The final version of the Occupational Health and Safety Administration’s rule meant to protect healthcare workers from COVID-19 has reached the White House Office of Management and Budget for review but is still facing opposition from long-term care industry groups.
Worker and employer advocacy organizations are meeting with White House’s Office of Information and Regulatory Affairs to share input about OSHA’s proposed rule, according to reports. Details of the proposal have yet to be unveiled, “leaving advocates to guess what requirements will be included,” Bloomberg Law shared.
A permanent standard has been in the works since a temporary one was withdrawn in December 2021. But long-term care and clinician groups have opposed it as “overly prescriptive” and have noted that they already are complying with similar guidance from states and other federal agencies.
In a letter to Assistant Secretary of Labor for Occupational Safety and Health Douglas Parker on Wednesday, the American Health Care Association / National Center for Assisted Living expressed concern about OSHA’s pending rule.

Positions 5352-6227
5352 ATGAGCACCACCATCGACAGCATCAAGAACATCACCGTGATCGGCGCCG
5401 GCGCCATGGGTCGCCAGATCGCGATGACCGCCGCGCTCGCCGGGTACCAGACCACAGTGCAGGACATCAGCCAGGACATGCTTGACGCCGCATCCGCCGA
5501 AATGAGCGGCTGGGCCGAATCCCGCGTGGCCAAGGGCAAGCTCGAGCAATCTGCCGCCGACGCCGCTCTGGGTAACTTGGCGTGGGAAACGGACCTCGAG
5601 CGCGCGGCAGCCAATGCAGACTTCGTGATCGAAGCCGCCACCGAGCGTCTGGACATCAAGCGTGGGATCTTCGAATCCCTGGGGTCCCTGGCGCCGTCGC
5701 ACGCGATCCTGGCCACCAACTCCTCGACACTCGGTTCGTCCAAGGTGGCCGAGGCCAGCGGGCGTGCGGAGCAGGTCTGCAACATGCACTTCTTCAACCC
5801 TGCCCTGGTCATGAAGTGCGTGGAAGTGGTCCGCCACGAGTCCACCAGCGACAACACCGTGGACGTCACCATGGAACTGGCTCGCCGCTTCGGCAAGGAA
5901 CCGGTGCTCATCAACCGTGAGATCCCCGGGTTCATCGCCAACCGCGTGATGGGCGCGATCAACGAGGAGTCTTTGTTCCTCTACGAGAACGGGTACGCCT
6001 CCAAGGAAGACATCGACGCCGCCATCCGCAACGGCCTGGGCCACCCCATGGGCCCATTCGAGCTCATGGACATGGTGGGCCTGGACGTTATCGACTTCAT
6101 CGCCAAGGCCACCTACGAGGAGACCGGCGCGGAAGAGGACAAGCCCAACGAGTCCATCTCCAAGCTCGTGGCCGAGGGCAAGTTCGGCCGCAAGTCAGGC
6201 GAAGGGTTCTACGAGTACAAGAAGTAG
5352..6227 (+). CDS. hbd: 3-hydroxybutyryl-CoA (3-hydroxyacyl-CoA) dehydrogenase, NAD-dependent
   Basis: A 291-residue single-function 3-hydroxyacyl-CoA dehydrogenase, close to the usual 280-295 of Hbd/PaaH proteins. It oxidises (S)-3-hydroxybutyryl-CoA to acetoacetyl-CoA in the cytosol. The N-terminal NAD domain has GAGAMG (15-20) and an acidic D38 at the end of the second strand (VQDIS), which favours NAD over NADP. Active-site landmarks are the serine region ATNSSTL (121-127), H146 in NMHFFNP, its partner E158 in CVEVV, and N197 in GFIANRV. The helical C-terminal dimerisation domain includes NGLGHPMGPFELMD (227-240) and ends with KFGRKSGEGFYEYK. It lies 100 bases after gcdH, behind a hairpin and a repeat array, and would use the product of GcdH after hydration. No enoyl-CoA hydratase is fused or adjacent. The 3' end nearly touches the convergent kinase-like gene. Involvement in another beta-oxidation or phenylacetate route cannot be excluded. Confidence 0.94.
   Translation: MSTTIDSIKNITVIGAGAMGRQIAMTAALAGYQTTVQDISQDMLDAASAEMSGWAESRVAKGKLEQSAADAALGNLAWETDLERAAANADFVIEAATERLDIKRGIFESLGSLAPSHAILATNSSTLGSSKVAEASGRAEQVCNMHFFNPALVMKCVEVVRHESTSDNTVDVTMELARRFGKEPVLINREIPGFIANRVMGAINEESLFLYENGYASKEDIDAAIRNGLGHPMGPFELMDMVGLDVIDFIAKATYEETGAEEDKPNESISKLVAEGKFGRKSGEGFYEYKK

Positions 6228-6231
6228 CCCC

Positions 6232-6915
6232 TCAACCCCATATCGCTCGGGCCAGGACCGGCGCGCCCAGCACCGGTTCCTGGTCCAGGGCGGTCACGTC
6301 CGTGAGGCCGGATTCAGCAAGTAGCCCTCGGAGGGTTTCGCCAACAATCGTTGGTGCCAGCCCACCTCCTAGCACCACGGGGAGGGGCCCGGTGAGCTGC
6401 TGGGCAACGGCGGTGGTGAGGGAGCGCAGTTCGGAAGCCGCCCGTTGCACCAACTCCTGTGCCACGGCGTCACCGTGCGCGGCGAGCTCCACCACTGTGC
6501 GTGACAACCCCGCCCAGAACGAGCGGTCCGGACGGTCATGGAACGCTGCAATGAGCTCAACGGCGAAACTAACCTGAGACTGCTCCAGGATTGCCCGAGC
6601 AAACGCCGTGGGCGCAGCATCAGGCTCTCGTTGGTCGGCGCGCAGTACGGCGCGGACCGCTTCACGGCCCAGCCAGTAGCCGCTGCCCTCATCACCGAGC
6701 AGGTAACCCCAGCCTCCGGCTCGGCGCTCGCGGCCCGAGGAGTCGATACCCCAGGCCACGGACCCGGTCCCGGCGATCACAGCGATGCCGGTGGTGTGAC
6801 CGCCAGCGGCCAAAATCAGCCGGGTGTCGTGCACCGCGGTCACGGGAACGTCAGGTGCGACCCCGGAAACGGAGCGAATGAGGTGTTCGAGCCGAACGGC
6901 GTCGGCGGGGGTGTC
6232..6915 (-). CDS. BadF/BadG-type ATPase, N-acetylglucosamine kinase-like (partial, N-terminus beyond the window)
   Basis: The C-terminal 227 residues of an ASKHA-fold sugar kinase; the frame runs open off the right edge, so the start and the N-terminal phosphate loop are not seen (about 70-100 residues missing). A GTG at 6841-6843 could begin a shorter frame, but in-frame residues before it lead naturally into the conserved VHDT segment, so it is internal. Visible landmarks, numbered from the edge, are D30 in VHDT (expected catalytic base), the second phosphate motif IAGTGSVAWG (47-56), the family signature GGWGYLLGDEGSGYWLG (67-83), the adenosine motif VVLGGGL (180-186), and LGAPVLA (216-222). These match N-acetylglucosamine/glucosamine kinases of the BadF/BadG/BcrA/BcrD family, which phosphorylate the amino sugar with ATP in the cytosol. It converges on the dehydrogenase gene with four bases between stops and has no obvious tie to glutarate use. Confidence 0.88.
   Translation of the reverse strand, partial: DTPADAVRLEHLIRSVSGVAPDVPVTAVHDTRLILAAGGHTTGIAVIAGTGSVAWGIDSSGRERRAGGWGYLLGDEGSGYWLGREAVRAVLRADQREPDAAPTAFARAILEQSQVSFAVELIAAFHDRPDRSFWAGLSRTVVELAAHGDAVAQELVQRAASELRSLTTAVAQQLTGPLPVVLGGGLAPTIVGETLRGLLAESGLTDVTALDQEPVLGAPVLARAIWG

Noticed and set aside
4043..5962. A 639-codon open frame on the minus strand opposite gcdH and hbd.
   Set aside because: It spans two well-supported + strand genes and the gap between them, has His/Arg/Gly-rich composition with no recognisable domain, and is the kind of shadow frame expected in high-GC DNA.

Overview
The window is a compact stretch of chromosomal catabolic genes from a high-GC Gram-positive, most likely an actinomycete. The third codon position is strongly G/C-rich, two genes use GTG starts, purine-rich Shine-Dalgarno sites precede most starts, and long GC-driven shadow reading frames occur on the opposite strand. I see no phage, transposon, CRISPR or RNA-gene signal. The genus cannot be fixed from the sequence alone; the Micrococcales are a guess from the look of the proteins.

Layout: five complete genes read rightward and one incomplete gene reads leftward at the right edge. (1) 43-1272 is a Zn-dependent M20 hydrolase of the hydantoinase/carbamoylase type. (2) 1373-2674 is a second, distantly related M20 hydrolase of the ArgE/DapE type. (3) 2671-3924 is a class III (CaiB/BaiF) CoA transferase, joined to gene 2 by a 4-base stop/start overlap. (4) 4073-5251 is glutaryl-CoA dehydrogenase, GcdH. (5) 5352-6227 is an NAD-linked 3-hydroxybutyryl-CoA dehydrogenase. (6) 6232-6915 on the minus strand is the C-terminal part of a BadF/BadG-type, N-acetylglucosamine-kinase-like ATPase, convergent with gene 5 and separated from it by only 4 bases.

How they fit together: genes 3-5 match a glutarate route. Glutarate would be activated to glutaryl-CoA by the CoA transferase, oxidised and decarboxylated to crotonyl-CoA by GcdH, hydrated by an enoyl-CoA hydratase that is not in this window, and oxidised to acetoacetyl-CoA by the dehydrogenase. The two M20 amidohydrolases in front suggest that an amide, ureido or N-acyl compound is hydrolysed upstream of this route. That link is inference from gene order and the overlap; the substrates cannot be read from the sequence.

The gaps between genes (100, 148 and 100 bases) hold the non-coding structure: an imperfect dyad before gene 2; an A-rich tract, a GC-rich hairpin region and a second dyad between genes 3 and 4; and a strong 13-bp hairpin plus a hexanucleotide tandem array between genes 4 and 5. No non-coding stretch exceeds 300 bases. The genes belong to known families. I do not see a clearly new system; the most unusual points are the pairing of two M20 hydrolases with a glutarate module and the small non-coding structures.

“Many of the controls that OSHA is considering in their healthcare standard already exist,” AHCA President and CEO Mark Parkinson wrote. “At this stage, we must focus on interventions, such as vaccines, treatments, and testing, that reduce spread and protect lives while allowing long-term care residents to live in [a] safe, happy and homelike environment.”
Those safeguards, he said, all already are addressed in guidance from the Centers for Disease Control and Prevention and the Centers for Medicare & Medicaid Services.
A representative from Argentum told the McKnight’s Business Daily that the organization has expressed to the federal government that assisted living should be differentiated from other forms of long-term care. “Assisted living should not be considered a healthcare setting, because it is the home of these senior residents,” the representative said.
The withdrawn temporary standard required employers to maintain infection prevention and control programs, provide paid leave to encourage vaccination and track COVID-19 cases. Some say that the proposed permanent standard may not even be legal, Bloomberg Law reported, as the Occupational Safety and Health Act requires permanent rules to be enacted within six months of the temporary rule taking effect. The temporary rule was announced a year and a half ago, in June 2021, with the proposed final standard being published in March 2022.
Healthcare unions favor OSHA’s move to establish permanent COVID-19 protections for workers.
“The pandemic is not over,” Deborah Burger, RN, president of National Nurses United, stated last month in response to OSHA’s delivering the permanent standard to the OMB. “We need a permanent standard to ensure that health care employers will protect all healthcare workers so they can do their jobs safely and so patients can get the care that they need,” she said.